I get a fair amount of finishing questions. Recently, most questions that come my way ask how to finish a project that has inlay without heavily affecting the contrast between the project wood and the inlay. And readers want to know how to do that while achieving a nice-looking finish on the project. To me … Read more
Tag Archives: finishing
For most modern woodworkers, wax is not a finish. It goes on top of the finish and creates a barrier to scratches. But after reading the forthcoming translation of A.J. Roubo’s “L’Art du Menuisier,” it’s clear that wax was once a fast and beautiful finish for furniture. That is, when assisted with a tool that’s … Read more
Finishing doesn’t have to be complicated or mysterious. That’s not to say that even experienced finishers don’t run into problems from time to time; everybody does. But there are ways to make the outcome a lot more predictable and therefore less frustrating. Here are five ways to get good finishing results with the least … Read more
I received an e-mail from a reader the other day, asking about finishes for Greene & Greene furniture. It’s one of those areas where we have some good clues about what was used, but we can’t be certain. There were some variations in color from house to house, as well as variations in wood. These … Read more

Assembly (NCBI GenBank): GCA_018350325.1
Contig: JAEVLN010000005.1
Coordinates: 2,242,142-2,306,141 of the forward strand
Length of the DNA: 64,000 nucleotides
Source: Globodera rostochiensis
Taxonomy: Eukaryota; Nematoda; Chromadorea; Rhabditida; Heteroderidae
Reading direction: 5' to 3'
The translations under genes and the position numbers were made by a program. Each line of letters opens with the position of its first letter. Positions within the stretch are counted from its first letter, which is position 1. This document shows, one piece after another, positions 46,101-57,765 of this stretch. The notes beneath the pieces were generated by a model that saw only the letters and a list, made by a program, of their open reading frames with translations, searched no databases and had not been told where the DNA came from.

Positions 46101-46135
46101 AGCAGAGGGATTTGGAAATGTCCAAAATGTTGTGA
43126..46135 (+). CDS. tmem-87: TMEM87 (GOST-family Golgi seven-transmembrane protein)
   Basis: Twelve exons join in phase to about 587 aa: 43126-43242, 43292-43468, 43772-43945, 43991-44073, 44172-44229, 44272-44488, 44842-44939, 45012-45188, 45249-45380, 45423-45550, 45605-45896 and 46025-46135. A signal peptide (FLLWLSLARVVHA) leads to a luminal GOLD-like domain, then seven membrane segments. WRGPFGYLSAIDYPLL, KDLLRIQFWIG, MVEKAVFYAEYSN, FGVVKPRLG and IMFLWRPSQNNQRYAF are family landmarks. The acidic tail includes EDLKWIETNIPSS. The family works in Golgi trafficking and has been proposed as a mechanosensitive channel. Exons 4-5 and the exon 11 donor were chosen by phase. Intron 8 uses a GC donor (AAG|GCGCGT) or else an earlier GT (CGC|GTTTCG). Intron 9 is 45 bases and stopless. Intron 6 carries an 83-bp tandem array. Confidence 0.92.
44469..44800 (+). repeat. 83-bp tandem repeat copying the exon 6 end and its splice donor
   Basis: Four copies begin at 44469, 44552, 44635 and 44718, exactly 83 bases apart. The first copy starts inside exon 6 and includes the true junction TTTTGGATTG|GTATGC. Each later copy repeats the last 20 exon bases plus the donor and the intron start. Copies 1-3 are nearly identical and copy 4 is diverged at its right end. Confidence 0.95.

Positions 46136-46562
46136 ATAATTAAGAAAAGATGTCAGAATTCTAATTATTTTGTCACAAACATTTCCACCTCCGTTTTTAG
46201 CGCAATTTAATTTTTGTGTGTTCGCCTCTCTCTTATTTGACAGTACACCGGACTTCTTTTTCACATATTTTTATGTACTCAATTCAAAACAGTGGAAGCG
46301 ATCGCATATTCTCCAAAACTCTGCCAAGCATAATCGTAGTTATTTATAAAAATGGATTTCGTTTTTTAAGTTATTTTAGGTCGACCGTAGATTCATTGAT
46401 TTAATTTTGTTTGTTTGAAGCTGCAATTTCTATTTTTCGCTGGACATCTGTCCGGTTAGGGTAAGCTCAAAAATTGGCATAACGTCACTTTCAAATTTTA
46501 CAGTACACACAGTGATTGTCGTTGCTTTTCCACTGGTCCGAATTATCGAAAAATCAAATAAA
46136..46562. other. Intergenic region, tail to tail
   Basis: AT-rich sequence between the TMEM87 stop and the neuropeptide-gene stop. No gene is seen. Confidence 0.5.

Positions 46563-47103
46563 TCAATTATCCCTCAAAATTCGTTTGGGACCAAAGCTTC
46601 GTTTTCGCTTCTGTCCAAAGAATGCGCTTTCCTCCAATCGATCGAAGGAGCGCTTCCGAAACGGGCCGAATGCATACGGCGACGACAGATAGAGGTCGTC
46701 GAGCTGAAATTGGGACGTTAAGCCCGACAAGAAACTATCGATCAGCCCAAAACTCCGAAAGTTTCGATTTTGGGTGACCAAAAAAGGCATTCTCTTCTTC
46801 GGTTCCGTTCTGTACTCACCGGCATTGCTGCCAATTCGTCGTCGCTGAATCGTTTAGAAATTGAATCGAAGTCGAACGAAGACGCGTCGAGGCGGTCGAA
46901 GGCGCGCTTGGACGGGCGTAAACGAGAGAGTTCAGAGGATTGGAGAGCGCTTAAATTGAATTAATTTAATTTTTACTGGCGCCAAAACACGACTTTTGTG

Reformulations may compel you to adjust your finishing process.
By Bob Flexner
Many years ago a friend explained to me the difference between woodworking tools and finishes. Woodworking tools, he said, are physics. You can see them. You can see that a band saw isn’t a table saw even though it has a table.
But finishes are chemistry. You can’t see chemistry. Varnish and lacquer, for example, look the same, both in the can and on the wood.
So there is much more opportunity for finishes to be confusing, especially when manufacturers misrepresent them and magazines publish contradictory information about them.
I think this description goes a long way toward explaining why the health problems associated with finish solvents are feared more than those that are obvious with woodworking tools (cutting off your fingers, for example). This, even though the infrequent, low-level exposure to solvents experienced by most amateurs is quite unlikely to cause any problems at all.
Articles: You’ll find many free finishing articles on our web site.
In our store: “Flexner on Finishing” – 12 years of columns illustrated with beautiful full-color images and updated, and “Wood Finishing 101.” Read more
For me, shellac is a lot like grits. When prepared correctly from quality materials, the results are stunning. But if you buy your grits or shellac already made up, or they are old, or they aren’t top quality, you are going to wonder why people rave about the stuff. I’ve never had satisfactory results from … Read more
The first tenet of “I Can Do That” is that all projects we build for it must be doable with the modest (but decent) set of beginner tools we’ve identified, and for which we’ve provided instruction in the free “manual” (that can be dowloaded for free on the “I Can Do That” page). Sure, we … Read more